• Brown matter: twigs, branches, dead leaves, hay, sawdust, coffee and tea grounds, dead plants and dried flowers.

At the beginning of the process, brown matter is to be preferred (such as the nest at the bottom of the compost bin). It should be two to three times the volume of green matter. Dead leaves are very useful at this stage. Afterwards, you can add as much brown matter as green matter, in thin successive layers (5 to 15 cm) to gradually reach a balance.

CAUTION – The following materials are to be avoided:

  • Meat, fish, dairy and fat waste attract small animals and may contaminate the compost.
  • Citrus peels are too acidic.
  • Garden waste containing seeds, weeds and diseased plants can spread diseases.
  • Printed packaging cardboard that contains heavy metals, waxed or plastic-coated cardboard, treated wood, BBQ briquettes and vacuum bags.
  • Residue from food or items that have been treated with chemicals.

Daily compost maintenance

To optimize the composting process, it is important to aerate the compost and keep it moist. Aeration oxygenates the matter and should be done every 10 to 15 days using a pitchfork or aerator. To moisten a compost heap that is too dry, it is recommended to add rainwater collected in a rain barrel, or water that has been used to cook vegetables and cooled. Conversely, to avoid having compost that is too wet, it should be protected from the weather by keeping the lid of the compost bin closed. Adding newspaper, soil or dead leaves helps to reduce the moisture content.

Odours provide valuable information on the condition of the compost and the corrective action to be taken. A smell of ammonia (pungent) means there is too much nitrogenous (green) matter. Carbonaceous (brown) matter should be added. An odour of rotten eggs (sulphurous) indicates that the compost lacks air and must be turned. A mouldy smell is a sign that the compost is too moist.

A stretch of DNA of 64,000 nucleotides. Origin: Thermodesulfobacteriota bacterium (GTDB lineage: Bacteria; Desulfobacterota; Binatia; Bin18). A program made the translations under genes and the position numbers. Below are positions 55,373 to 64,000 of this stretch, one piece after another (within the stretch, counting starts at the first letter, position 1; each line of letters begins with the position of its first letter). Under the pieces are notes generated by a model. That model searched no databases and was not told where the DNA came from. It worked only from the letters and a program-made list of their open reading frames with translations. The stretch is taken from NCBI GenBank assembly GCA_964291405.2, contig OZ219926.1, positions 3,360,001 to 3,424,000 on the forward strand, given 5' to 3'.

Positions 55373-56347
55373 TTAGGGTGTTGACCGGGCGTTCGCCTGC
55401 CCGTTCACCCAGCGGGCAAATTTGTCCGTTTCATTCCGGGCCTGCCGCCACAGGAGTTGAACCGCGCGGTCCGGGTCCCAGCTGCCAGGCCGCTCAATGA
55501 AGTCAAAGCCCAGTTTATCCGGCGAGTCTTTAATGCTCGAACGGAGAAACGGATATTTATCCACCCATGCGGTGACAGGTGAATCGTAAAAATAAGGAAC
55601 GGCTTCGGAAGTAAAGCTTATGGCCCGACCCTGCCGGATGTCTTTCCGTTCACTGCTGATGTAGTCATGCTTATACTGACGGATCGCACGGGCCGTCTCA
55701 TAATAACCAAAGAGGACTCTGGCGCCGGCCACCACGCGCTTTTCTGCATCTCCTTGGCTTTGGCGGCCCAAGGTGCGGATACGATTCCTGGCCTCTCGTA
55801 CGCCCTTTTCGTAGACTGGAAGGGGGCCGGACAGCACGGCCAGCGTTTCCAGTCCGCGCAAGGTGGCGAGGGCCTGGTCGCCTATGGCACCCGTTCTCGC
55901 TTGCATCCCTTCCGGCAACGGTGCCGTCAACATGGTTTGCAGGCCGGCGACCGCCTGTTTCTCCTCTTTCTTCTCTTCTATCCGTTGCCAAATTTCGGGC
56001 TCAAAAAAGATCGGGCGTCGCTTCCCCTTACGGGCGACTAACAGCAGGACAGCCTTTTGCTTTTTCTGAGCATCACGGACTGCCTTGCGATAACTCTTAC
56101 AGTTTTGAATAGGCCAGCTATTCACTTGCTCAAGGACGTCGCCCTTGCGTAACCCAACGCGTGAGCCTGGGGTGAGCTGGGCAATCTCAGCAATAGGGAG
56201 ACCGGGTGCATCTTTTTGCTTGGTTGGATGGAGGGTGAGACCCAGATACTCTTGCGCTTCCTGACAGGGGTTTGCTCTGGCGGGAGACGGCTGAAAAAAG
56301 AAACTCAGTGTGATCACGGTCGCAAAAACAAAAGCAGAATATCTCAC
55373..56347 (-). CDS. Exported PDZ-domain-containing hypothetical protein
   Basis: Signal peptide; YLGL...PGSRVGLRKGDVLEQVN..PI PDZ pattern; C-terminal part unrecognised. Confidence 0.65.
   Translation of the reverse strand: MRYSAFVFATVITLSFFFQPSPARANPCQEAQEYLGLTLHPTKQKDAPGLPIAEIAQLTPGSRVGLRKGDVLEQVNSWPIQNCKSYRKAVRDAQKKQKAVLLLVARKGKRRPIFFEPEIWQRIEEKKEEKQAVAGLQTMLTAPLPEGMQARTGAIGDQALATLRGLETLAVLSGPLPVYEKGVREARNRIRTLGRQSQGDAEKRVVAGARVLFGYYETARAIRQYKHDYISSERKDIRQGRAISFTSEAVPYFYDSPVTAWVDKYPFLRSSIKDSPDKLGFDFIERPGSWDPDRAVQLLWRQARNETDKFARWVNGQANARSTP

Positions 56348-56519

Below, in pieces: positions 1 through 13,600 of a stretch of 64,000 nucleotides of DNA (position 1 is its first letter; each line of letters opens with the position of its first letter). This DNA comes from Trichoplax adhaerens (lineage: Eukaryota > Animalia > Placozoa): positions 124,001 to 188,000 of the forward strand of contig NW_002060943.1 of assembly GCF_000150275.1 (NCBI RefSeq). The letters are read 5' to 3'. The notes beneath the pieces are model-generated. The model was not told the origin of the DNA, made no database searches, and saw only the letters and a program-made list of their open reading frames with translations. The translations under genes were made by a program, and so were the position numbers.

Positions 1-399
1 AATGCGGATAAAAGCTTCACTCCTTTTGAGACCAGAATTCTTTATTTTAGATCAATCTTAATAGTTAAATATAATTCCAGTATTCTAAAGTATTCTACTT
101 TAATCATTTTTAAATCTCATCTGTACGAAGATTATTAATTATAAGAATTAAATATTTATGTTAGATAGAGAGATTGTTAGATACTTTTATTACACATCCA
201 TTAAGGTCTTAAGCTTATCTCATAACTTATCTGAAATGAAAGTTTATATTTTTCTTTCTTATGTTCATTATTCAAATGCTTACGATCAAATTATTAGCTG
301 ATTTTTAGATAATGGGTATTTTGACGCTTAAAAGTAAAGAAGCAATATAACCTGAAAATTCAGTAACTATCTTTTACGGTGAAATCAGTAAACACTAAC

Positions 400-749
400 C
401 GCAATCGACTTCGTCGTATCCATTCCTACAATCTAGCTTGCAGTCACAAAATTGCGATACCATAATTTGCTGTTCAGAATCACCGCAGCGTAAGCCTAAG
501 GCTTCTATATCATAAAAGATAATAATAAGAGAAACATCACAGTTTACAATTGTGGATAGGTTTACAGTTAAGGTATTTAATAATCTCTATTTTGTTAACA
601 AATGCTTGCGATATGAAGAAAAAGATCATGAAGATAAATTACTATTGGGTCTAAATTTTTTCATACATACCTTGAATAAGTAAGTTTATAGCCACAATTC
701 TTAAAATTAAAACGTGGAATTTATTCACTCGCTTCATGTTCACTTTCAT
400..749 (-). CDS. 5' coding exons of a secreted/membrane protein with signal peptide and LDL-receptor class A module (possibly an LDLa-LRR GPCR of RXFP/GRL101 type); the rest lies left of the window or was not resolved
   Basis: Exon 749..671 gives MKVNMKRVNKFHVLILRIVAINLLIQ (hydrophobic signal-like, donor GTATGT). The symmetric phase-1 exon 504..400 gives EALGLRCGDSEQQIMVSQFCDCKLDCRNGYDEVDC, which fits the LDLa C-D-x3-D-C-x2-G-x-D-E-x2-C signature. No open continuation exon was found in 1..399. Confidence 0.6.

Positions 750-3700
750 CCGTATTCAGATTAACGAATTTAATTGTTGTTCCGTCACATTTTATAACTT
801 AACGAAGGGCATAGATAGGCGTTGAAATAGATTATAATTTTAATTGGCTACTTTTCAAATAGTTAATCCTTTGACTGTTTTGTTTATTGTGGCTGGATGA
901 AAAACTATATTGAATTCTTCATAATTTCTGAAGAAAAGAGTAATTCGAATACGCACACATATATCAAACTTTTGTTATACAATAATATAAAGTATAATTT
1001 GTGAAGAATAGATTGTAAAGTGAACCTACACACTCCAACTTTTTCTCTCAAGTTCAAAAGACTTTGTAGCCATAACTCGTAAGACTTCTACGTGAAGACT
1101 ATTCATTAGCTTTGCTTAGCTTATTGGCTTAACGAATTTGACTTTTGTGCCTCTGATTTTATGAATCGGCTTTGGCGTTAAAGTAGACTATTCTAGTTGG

A few tips for managing compost input

  • Find a balance between brown and green matter. Observe and trust your senses.
  • Look at the texture and appearance of the compost: composting is effective if the materials are unrecognizable, turn into black soil, and give off only an earthy odour.
  • If possible, store dead leaves in a bag so that you can add some throughout the year. Carbonaceous matter may be lacking in winter or summer.
  • Do not add too many grass clippings at the same time. They can be left out to dry or left on the lawn, which allows for grass recycling.
  • Regular aeration improves the quality of the compost. Aerate every 10 to 15 days. Start by recentering the material that has built up on the edges and then mix it with the matter at the centre.
  • The more diversified the material is, the better it will be composted. Alternate layers of green matter with layers of brown matter; for example, place food waste in the bin with newspaper, cardboard, or sawdust.

Household compost bins can be purchased for $25 at the City Hall multiservice counter.

Books donated to the Pointe-Claire Public Library

  • Bruneau Laura (2020). Permaculture d’intérieur : composter chez soi, refaire pousser ses légumes, créer son potager d’intérieur, planter ses noyaux, Éditions Rustica
  • Ebeling Eric, Hursh Carl, Olenick Patti (2017). Composting Basics: All the Skills and Tools You Need to Get Started, Stackpole Books (Gilford, Conn.)
  • Michaud Lili (2016). Le compost : pourquoi ? Comment ?, Éditions MultiMondes (Montréal, QC)